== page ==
MSN Learning & Research - Marx, Karl .
Marx, Karl (1818-1883), German political philosopher and revolutionist, cofounder with Friedrich Engels of scientific socialism (modern communism), and, as such, one of the most influential thinkers of all times.
Marx was born in Trier and was educated at the universities of Bonn, Berlin, and Jena .
In 1842, shortly after contributing his first article to the Cologne newspaper Rheinische Zeitung, Marx became editor of the paper. His writings in the Rheinische Zeitung criticizing contemporary political and social conditions embroiled him in controversy with the authorities, and in 1843 Marx was compelled to resign his editorial post, and soon afterward the Rheinische Zeitung was forced to discontinue publication. Marx then went to Paris. There, as a result of his further studies in philosophy, history, and political science, he adopted communist beliefs. In 1844, when Engels visited him in Paris, the two men found that they had independently arrived at identical views on the nature of revolutionary problems. They began a collaboration to elucidate systematically the theoretical principles of communism and to organize an international working-class movement dedicated to those principles. For information on their collaboration, which continued until Marx's death, see Engels, Friedrich.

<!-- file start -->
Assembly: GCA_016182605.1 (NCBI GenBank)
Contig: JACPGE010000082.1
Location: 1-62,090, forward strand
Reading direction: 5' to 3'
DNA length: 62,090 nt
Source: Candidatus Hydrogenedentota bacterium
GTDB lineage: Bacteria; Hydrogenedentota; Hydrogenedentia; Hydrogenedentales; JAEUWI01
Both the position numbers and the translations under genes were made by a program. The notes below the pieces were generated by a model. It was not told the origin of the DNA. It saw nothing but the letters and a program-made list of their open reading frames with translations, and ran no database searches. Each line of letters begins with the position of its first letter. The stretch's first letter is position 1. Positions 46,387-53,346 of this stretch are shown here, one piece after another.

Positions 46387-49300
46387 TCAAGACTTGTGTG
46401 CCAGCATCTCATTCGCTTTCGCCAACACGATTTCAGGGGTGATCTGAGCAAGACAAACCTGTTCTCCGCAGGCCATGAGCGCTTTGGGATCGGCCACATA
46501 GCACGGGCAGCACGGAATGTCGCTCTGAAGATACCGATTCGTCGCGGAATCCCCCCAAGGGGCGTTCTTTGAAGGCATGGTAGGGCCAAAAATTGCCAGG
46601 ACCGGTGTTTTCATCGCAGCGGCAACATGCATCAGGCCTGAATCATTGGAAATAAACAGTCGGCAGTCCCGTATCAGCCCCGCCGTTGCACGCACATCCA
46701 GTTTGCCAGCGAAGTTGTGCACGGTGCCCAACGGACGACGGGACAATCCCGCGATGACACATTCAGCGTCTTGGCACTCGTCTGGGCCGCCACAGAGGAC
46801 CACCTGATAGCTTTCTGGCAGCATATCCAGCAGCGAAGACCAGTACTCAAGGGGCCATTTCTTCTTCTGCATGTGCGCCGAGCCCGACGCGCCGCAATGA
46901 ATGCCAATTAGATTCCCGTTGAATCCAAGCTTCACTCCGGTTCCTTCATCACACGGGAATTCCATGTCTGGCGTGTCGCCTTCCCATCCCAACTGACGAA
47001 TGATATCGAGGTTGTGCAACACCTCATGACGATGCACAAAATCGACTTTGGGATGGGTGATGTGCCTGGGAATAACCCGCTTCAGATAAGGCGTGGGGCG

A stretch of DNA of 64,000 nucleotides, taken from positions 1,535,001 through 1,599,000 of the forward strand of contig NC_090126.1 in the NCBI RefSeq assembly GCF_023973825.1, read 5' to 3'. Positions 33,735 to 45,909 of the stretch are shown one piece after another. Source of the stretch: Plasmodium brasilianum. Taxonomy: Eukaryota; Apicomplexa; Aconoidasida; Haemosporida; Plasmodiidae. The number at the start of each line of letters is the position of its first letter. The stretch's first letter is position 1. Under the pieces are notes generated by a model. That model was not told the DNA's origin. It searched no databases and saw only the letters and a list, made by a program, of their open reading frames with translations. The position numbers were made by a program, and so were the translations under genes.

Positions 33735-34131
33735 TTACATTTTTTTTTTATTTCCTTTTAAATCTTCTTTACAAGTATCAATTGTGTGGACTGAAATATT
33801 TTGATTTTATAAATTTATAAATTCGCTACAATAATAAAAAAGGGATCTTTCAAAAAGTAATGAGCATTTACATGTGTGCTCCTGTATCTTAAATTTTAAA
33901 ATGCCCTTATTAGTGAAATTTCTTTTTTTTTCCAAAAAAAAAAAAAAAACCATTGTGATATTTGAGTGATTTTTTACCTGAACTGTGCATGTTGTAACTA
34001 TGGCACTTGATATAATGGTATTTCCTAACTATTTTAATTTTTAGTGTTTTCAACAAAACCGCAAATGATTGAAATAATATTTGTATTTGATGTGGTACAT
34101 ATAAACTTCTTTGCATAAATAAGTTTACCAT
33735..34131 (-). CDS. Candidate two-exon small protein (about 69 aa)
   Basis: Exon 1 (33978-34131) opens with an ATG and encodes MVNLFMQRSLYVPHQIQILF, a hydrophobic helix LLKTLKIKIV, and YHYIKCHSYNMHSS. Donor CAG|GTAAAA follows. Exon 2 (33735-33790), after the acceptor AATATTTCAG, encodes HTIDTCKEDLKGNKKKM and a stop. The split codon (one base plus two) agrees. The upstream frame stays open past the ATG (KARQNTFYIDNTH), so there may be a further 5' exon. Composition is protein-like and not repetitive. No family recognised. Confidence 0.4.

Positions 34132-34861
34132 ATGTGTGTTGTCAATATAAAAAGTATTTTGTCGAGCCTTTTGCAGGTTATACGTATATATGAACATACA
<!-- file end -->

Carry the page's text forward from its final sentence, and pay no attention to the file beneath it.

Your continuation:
II The Communist Manifesto .
print section .
In 1845 Marx was ordered to leave Paris because of his revolutionary activities. He settled in Brussels and began organizing and directing a network of revolutionary groups, called Communist Correspondence Committees, in a number of European cities. In 1847 these committees were consolidated to form the Communist League, and Marx and Engels were commissioned to formulate a statement of principles. The program they submitted, known throughout the world as the Communist Manifesto, was the first systematic statement of modern socialist doctrine and was written by Marx, partly on the basis of a draft prepared by Engels.